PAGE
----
Ebola Risk

Ebola: The Natural and Human History of a Deadly VirusI feel to a certain extent that I got ripped off by David Quammen whose non-fiction books I have enjoyed.  I received his latest – Ebola – in the mail yesterday only to find out that the book is

excerpted and extracted from my 2012 book Spillover [which I read], with some additional material, . . . to place the 2014 West Africa outbreak . . . within a broader context that makes sense of those mysteries and their partial solutions.

The book Ebola has updates that encompass the current outbreak in west Africa so it is probably the most up-to-date description of the Ebola virus in the popular press.  I am reading it and refreshing what I know about Ebola.  My reading confirms my belief that there is little need to worry about an epidemic in the United States.  The outbreak in Africa has reached epidemic proportions because of the poor public health and medical practices in the regions affected and superstition and burial practices that involve a lot of people handling the dead.  In the US, with our public health system and given that Ebola is not highly contagious, there will be no epidemic.  One might occur if Ebola mutated into a form that could spread through the air.  Then I would start worrying.

Efforts to contain the outbreak in West Africa

were hampered by a number of factors:  the weakness of governance in Liberia, Guinea, and Sierra Leone after decades of coups, juntas, and civil wars; the bitterness and suspicion among their peoples as a legacy of those conflicts; the inadequacy of health-care infrastructure and basic health-care services in the three countries, as reflected in extremely low annual per capita expenditures on health; the immediate shortage of money and outbreak-response supplies necessary for stopping Ebola, such as examination gloves, masks, gowns, rubber boots, bleach, and plastic buckets in which to put bleach solution so that hands could be washed; the shortage of treatment centers and beds within them; the porosity of the national borders between Guinea, Liberia, and Sierra Leone; the reluctance of people in affected villages and towns to see their loved ones confined to isolations facilities, within which treatment was often marginal and case fatality rate was running about 50 percent; the reluctance of people to suspend their traditional burial practices, which often involved washing or otherwise touching the body; the relatively short distances between rural areas where the outbreak started and the capital cities of the three counties allowing people to travel from affected area to Monrovia, Freetown, and Conakry by such relatively inexpensive modes of transport as shared taxi and bus; and the shortage of timely international aid.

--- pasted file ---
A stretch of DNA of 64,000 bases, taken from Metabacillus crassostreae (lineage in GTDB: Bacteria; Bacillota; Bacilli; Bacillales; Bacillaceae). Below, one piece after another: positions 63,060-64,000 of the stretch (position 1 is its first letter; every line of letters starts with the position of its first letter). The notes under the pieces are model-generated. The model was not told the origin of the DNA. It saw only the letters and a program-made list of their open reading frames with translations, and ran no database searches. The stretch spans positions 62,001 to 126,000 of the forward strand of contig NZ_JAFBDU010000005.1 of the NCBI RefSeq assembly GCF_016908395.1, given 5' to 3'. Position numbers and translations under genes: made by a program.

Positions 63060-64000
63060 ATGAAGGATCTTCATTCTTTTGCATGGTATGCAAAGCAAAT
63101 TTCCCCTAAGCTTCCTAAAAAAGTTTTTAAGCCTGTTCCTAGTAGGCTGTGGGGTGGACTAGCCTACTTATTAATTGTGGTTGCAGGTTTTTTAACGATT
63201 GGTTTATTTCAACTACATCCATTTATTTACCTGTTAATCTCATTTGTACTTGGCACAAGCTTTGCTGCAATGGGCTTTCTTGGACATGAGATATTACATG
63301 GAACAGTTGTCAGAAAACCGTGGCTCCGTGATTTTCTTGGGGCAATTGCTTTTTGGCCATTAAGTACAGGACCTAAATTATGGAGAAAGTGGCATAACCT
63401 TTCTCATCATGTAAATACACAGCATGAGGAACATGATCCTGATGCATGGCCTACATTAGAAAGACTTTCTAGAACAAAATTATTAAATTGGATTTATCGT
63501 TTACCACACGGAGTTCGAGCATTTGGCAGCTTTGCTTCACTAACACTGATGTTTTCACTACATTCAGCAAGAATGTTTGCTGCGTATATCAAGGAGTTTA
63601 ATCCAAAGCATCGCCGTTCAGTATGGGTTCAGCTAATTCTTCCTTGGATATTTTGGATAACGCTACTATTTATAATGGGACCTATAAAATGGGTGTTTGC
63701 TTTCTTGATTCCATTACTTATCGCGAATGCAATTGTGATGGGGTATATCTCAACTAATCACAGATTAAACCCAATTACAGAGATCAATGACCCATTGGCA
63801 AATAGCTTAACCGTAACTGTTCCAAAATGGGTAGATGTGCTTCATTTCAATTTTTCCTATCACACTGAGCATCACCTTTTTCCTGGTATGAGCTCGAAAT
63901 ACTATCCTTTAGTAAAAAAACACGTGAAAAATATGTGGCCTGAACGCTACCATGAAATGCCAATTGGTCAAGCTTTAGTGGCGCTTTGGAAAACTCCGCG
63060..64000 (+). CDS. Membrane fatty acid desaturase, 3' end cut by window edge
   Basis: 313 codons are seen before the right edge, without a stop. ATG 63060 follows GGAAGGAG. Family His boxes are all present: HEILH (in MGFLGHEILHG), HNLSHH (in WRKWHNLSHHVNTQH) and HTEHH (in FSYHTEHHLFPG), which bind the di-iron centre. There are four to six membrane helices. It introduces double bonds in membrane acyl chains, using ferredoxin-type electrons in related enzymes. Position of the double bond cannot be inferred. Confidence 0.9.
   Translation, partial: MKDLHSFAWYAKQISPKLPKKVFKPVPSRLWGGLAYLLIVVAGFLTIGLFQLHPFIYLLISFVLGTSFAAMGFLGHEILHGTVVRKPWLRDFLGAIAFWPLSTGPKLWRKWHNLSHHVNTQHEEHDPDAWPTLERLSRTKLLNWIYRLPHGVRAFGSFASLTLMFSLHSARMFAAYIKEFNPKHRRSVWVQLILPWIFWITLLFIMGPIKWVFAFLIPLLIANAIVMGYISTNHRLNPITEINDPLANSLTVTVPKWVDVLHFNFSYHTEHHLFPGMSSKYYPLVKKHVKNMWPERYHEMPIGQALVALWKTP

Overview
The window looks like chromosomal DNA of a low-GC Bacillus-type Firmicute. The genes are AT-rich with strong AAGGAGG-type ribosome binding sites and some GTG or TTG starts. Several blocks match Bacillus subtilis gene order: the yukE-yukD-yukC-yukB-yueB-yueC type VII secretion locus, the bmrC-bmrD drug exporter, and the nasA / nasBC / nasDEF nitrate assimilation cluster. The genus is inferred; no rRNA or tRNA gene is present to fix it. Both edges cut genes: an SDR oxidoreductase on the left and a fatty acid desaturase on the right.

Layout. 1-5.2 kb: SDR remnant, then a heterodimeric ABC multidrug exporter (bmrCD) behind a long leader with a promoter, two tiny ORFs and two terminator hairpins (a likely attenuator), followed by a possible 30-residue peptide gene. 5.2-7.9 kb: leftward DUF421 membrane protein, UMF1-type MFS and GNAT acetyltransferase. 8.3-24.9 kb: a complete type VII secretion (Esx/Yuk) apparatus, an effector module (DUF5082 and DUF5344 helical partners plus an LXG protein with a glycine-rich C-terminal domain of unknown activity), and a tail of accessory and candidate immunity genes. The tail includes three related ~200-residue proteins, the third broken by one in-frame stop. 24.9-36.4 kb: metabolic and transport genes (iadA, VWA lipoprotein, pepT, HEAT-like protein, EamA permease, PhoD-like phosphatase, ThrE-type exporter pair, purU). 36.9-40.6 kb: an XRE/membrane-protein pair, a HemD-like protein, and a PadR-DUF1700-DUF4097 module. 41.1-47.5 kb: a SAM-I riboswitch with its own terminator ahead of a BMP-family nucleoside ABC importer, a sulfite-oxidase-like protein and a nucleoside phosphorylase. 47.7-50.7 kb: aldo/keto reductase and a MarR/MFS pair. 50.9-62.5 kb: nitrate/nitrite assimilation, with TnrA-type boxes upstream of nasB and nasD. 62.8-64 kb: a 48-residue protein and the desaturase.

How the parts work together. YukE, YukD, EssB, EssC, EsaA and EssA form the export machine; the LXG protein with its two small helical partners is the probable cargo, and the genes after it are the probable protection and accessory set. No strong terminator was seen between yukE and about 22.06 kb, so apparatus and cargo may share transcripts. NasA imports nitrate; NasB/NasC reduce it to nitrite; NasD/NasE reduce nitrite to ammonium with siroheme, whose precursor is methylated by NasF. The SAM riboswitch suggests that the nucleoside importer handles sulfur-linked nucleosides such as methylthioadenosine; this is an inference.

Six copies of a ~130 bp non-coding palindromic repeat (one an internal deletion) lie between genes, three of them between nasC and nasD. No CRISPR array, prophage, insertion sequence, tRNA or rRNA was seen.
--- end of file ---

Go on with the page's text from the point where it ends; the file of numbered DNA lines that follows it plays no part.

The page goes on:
None of these factors exist in the United States.  Fatality rates for Ebola run around from a bit over fifty to around seventy percent in the regions of Africa where the factors do exist.  The fatality rate in the United States would be much lower and there would be many more and much more effective barriers to the spread of Ebola.  There is little to worry about, but every time I turn on CNN, all I see is hour after hour of experts repeating themselves about Ebola.  The voices saying that given due diligence there is very little to worry about are being drowned out.

Was I ripped off in my book purchase?  I think there should have been some sort of disclaimer on the cover of the book that Ebola is excerpted from Spillover.  If I had known, I might not have purchased it.

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Filed under Books, Ebola, Medicine and Disease

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